What I think is the worst things a parent can do to or for their children, let us begin!!!!
Parents, they are the sole caretakers of their beloved children. They strive every living moment to care for, provide for, and to create a better life for their offspring. Most parents would prefer that their children follow the paths and guidance set forth by them. They teach and guide their children to the paths that they want them to follow, the paths that they believe is best for the future and well-being of their child. However in actuality, it is predominantly the child’s own decision to determine what their future holds. They may choose to follow the paths of their parents or perhaps even pave an entirely new road leading to their own destinies and dreams. Take the Wall’s family from Jeannette Wall’s memoir, Glass Castle, for instance. Even with
Looking back at my past, I recall my mother and father’s relationship as if it were yesterday. I am only four years old, small and curious; I tended to walk around my home aimlessly. I would climb book shelves like a mountain explorer venturing through the Himalayans, draw on walls to open windows to my own imagination, or run laps around the living room rug because to me I was an Olympic track star competing for her gold medal; however my parents did not enjoy my rambunctious imagination. My parents never punished me for it but would blame each other for horrible parenting skills; at the time I did not understand their fights, but instead was curious about why they would fight.
Can you imagine your life without your parents? Your parents are the ones who teach you about what’s right and what’s wrong, about growing up, about respecting others, about life and death; they are the ones who help you to become who you are today. Without them, you would be lost; you would stumble without their loving guide. It’s true; however, some parents do not have the best influence upon their kids, damaging the kid’s potential goals in life. There are also times when one parent can influence you more than the other, just like in Hugo Hamilton’s memoir, The Speckled People. In his beautifully vivid written memoir, we encounter a young boy named Johannes who faces many misconceptions due to his father’s teachings. Throughout his naïve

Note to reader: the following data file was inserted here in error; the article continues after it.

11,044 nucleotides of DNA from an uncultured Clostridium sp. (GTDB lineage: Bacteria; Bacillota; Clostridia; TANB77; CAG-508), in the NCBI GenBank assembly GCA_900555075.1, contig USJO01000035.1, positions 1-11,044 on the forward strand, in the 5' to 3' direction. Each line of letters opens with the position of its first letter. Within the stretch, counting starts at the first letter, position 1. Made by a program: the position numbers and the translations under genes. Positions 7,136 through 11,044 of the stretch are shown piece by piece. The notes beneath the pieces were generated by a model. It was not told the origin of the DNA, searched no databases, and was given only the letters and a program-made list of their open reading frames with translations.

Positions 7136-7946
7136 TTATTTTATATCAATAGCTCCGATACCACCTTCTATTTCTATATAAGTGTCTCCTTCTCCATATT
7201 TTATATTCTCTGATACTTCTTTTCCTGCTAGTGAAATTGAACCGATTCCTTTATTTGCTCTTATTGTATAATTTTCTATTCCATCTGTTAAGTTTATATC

There is something quite beautiful about the dynamic between a mother and her son. And how the initial grounds of dependency are rooted in physical and emotional nurturance. But once adolescence arrives, the ground seems to dissipate between one’s toes like the sands of an hourglass falling from its start to eventual finish. The lack of communication during the teenage years causes a separation between both parties, one that is at once necessary, but also torturous to better understand one another and individually.
As teenagers, there is the stereotype that we complain about our parents all the time. And the topic that most adults would think we complain about is how our parents are controlling or are butting into our lives too much. Of course, it is normal for a parent to be overprotective from time to time, but little did I know that there are parents who literally control and or live their child’s life.
It takes a leader to raise children. It takes a responsible person to watch children. It takes a compassionate person to care for children. In the end it is only a matter of common sense, how can someone do their work to the best of their ability using the resources available and then still have someone view them as a substandard parent.
Her parents were very strict. They would not allow Shirlene go out with any friends because her sister was extremely ill. Her parents wanted her to stay home and watch her sister.
A topic that I wanted to explore in more depth in this chapter is parents’ response to a child’s cry. I still start by acknowledging that this is something that I personally find extremely important. In everyday life, both at work and at times in personal settings as well, I see parents who do not respond to their child’s protests or cry because “they got upset over nothing.” I will honestly voice that this bothers me a lot. I have always loved children, and now as a family therapist, I believe that it is important to respond to children when they are upset, however, I do encounter some clinicians (especially with BHRS background) and a lot of parents who believe that when the “function” of the cry is to get attention or have the parent give-in,